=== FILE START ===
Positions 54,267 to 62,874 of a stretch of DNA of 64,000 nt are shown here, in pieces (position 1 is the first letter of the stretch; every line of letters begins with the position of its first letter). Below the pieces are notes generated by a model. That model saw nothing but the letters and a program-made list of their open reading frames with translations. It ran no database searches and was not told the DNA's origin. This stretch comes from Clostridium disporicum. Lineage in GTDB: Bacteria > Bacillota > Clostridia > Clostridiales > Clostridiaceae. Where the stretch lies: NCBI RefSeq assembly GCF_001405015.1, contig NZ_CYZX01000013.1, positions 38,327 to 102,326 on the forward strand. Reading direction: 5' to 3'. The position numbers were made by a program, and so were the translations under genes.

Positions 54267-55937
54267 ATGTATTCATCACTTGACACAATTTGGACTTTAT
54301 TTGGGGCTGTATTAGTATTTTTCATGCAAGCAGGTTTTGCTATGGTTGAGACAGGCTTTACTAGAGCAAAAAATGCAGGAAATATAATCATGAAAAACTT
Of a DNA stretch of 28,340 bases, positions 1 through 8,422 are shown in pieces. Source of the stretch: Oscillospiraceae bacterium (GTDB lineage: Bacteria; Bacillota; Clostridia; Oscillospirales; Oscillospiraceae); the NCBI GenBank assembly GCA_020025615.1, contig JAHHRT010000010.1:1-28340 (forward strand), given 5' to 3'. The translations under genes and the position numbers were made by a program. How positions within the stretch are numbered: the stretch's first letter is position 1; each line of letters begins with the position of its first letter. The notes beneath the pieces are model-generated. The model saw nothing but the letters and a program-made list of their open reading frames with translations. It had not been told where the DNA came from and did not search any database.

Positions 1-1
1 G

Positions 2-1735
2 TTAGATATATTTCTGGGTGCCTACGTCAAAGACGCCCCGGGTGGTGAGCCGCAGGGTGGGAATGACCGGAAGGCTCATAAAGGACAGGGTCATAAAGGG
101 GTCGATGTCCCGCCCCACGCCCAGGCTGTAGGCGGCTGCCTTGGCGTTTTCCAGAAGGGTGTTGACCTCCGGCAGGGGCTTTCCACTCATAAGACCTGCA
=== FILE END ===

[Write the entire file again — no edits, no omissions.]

Positions 54,267 to 62,874 of a stretch of DNA of 64,000 nt are shown here, in pieces (position 1 is the first letter of the stretch; every line of letters begins with the position of its first letter). Below the pieces are notes generated by a model. That model saw nothing but the letters and a program-made list of their open reading frames with translations. It ran no database searches and was not told the DNA's origin. This stretch comes from Clostridium disporicum. Lineage in GTDB: Bacteria > Bacillota > Clostridia > Clostridiales > Clostridiaceae. Where the stretch lies: NCBI RefSeq assembly GCF_001405015.1, contig NZ_CYZX01000013.1, positions 38,327 to 102,326 on the forward strand. Reading direction: 5' to 3'. The position numbers were made by a program, and so were the translations under genes.

Positions 54267-55937
54267 ATGTATTCATCACTTGACACAATTTGGACTTTAT
54301 TTGGGGCTGTATTAGTATTTTTCATGCAAGCAGGTTTTGCTATGGTTGAGACAGGCTTTACTAGAGCAAAAAATGCAGGAAATATAATCATGAAAAACTT
Of a DNA stretch of 28,340 bases, positions 1 through 8,422 are shown in pieces. Source of the stretch: Oscillospiraceae bacterium (GTDB lineage: Bacteria; Bacillota; Clostridia; Oscillospirales; Oscillospiraceae); the NCBI GenBank assembly GCA_020025615.1, contig JAHHRT010000010.1:1-28340 (forward strand), given 5' to 3'. The translations under genes and the position numbers were made by a program. How positions within the stretch are numbered: the stretch's first letter is position 1; each line of letters begins with the position of its first letter. The notes beneath the pieces are model-generated. The model saw nothing but the letters and a program-made list of their open reading frames with translations. It had not been told where the DNA came from and did not search any database.

Positions 1-1
1 G

Positions 2-1735
2 TTAGATATATTTCTGGGTGCCTACGTCAAAGACGCCCCGGGTGGTGAGCCGCAGGGTGGGAATGACCGGAAGGCTCATAAAGGACAGGGTCATAAAGGG
101 GTCGATGTCCCGCCCCACGCCCAGGCTGTAGGCGGCTGCCTTGGCGTTTTCCAGAAGGGTGTTGACCTCCGGCAGGGGCTTTCCACTCATAAGACCTGCA